Trying to define stillness isn’t easy. Keats talked about ‘negative capability’ – not filling one’s inward awareness with the flotsam and jetsam of our ‘monkey mind’, but to remain receptive to what, at that very moment, is trying to speak. While it is tempting to talk about a state of grace, it would be equally accurate to describe it as a state of gracefulness, where the conversation is more of an improvised dance than a formulaic exchange of information.

Mostly what struck me about the stillness in that meeting, was how safe it felt. For both of us. That she could continue without having to temper herself. And that I didn’t need to ‘be careful’ in not falling over into partiality.  

Being still doesn’t imply not caring. One can be moved without moving. What is missing is the professionalization of caring – that we should only care from a distance.  A distance between oneself and the other – and a distance between one’s role and one’s humanity.

More than anything, stillness invites. It implies a kind of joining together that has the potential to incorporate the messiness that is conflict. Stillness is a response, not an absence of one. It is the space between the notes in music that provides the context for the listener to actually hear what is being played.

Nor does stillness imply a lack of engagement. I certainly talked with my client. There was an ongoing conversation in which I asked questions, reflected back what I was hearing, even gave an opinion or two.

What I would say about these intervention is that they arose, rather than were formulated. They seemed to be what needed to happen both in terms of understanding what she was telling me about her experience – but also what needed to happen so that she knew that I cared about what she was saying. I don’t believe that she ever experienced me as ‘not there’ – rather that I was there so that she could be there.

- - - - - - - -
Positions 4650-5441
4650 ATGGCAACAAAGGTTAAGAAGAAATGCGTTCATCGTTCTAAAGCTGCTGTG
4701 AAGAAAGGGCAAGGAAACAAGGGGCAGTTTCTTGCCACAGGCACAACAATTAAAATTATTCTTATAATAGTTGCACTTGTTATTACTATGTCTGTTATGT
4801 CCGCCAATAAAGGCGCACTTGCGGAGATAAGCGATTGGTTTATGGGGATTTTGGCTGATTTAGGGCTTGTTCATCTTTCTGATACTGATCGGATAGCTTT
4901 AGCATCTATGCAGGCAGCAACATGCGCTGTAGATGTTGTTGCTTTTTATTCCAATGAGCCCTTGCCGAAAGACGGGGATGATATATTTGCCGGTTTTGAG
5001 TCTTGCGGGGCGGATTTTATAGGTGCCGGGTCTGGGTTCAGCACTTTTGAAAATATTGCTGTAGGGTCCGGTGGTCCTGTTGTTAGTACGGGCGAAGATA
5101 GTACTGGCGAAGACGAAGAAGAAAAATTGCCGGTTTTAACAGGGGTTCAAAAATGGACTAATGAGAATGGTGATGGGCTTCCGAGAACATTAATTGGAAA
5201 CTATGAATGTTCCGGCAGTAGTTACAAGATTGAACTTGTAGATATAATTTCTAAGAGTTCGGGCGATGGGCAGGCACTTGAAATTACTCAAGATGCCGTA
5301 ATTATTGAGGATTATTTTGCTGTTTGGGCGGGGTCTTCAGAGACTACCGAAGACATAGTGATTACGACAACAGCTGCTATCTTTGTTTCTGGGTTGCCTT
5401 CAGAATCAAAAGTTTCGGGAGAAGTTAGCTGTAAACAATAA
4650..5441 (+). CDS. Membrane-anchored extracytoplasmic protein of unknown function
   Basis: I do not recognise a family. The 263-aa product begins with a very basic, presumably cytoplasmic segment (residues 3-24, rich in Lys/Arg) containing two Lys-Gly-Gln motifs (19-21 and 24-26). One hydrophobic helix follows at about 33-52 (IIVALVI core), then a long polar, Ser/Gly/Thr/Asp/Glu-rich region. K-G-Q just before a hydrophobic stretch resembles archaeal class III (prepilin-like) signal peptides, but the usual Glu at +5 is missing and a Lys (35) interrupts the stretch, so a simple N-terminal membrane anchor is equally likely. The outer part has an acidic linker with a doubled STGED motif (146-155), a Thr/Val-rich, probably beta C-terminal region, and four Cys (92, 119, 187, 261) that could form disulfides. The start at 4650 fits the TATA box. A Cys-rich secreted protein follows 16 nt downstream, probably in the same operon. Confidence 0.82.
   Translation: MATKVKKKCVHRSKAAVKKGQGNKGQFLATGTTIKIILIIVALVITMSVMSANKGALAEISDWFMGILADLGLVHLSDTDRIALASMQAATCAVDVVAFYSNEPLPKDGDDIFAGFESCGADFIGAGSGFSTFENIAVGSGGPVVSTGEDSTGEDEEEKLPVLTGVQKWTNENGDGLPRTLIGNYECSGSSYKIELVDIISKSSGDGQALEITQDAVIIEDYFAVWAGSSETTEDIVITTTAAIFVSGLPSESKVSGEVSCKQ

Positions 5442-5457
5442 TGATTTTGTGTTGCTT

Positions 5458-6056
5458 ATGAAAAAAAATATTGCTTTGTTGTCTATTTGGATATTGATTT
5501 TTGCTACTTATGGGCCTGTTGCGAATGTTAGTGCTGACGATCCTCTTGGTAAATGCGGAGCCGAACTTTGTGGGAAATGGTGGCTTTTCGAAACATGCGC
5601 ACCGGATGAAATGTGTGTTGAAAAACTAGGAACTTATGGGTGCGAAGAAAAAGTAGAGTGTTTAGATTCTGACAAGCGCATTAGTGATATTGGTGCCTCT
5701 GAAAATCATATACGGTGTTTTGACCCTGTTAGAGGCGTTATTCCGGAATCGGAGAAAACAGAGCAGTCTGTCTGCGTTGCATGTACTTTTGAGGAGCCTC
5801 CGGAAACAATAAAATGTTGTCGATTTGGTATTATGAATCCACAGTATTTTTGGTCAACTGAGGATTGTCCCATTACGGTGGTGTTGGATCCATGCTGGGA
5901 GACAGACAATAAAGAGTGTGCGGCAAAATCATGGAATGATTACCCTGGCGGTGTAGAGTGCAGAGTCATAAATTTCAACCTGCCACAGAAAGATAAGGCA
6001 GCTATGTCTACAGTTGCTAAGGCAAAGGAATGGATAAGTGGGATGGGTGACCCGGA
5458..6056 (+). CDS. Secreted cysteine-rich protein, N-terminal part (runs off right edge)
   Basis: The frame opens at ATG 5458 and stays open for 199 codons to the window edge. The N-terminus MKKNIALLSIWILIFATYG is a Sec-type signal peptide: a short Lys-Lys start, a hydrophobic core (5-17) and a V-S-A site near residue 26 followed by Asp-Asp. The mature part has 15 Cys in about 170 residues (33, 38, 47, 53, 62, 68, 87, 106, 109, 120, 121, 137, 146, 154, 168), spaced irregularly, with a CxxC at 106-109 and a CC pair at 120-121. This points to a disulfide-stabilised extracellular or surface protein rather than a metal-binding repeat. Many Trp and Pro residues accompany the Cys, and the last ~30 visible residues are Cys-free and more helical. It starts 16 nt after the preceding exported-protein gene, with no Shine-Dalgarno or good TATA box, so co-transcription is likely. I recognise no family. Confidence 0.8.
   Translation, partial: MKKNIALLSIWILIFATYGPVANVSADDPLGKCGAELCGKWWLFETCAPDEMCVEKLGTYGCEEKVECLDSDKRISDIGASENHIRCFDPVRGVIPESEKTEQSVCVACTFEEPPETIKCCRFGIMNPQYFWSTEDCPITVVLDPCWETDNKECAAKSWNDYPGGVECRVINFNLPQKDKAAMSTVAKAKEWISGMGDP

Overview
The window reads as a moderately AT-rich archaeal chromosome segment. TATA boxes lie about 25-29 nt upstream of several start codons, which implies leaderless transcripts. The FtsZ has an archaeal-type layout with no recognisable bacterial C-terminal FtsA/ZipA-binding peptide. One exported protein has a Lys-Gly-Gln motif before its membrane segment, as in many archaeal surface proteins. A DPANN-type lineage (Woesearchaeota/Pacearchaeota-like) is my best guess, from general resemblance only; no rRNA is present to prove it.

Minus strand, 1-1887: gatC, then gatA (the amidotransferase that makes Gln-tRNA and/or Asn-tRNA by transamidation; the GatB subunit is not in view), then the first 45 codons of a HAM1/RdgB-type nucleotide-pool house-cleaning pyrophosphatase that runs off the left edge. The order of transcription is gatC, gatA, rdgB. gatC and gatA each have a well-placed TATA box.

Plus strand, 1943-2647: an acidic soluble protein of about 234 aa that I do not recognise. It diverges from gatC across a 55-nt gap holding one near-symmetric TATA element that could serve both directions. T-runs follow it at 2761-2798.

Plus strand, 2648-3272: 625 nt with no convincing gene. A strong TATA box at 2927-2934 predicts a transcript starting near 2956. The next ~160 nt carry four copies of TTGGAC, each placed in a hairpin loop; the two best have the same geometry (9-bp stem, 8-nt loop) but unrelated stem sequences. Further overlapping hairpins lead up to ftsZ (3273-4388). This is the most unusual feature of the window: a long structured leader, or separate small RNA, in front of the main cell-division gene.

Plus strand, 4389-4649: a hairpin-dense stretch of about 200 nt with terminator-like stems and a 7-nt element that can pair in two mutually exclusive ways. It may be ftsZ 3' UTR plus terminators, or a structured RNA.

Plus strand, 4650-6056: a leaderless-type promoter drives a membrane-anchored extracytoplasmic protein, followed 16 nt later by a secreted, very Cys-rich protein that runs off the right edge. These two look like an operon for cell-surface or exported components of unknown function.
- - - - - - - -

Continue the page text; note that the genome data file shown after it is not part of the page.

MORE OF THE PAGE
There is a strange kind of reciprocity going on here. That by being inwardly still, it means that the sense of competing – of having two egos present in the room – is diminished and so there is less fear, greater safety and more ease.

At no point did the stillness become a forgetting. I had no trouble holding onto my awareness that this was a mediation and I was the mediator. I didn’t let go of my agenda in regards to assessing suitability. Nor did I pretend that the way she was currently describing the situation would be useful in the joint session. I actively helped her explore language that was more likely to prompt conversation rather than defensiveness or retaliation.

Despite my assertion that they are different, I can still understand how some practitioners might argue that stillness is more or less the same as impartiality. That mediators are expected to hold themselves in check so that their judgements don’t leak out and infect the process. And while this is undoubtedly true, I don’t think it equates to the capacity to be still.

So why has it taken me so long to come to this distinction?  Why now after nearly 30 years? I think stillness is really only possible once you know that ‘being with’ is an absolutely essential part of the mediation process. In simply affirming the client’s right to their reality. If change is going to happen, it can only do so from where they currently stand. Implying they need to be ‘somewhere else’ in order to find a way forward is inevitably a judgement and a loss of both rapport and impartiality.

What does this say about mediation practice?

I think what it says is that mediators need to trust in the moment. That our expertise doesn’t arise out of a prepared script, but the willingness to step into the centre of conflict and not be blown about. That what we do at those moments is to know that we are part of what’s happening without taking responsibility for the noise and the tumult.

Mediation happens in the present. This isn’t to say that we don’t have a sense of purpose or process – only that there is an inextricable link between our capacity to be still and the ability of the parties to accept the chaos that they find themselves in. Without this acceptance, then it is very difficult for people to take responsibility for their part in both the current reality and the possibility of them shaping things differently.

Stillness is a mirror. Perturbations only offer a distorted reflection. We need to be still in order to reflect truly. So that those who are with us have the opportunity to see not only the world that conflict has created, but also the gap between it and the possibility of peace. 


Michael Jacobs

Michael Jacobs has been mediating for the past 23 years across a range of disputes, including family, community, workplace and civil/commercial. He appreciates the fact that even after all this time, he is still quite capable of making mistakes and getting things wrong – it means that he has more… MORE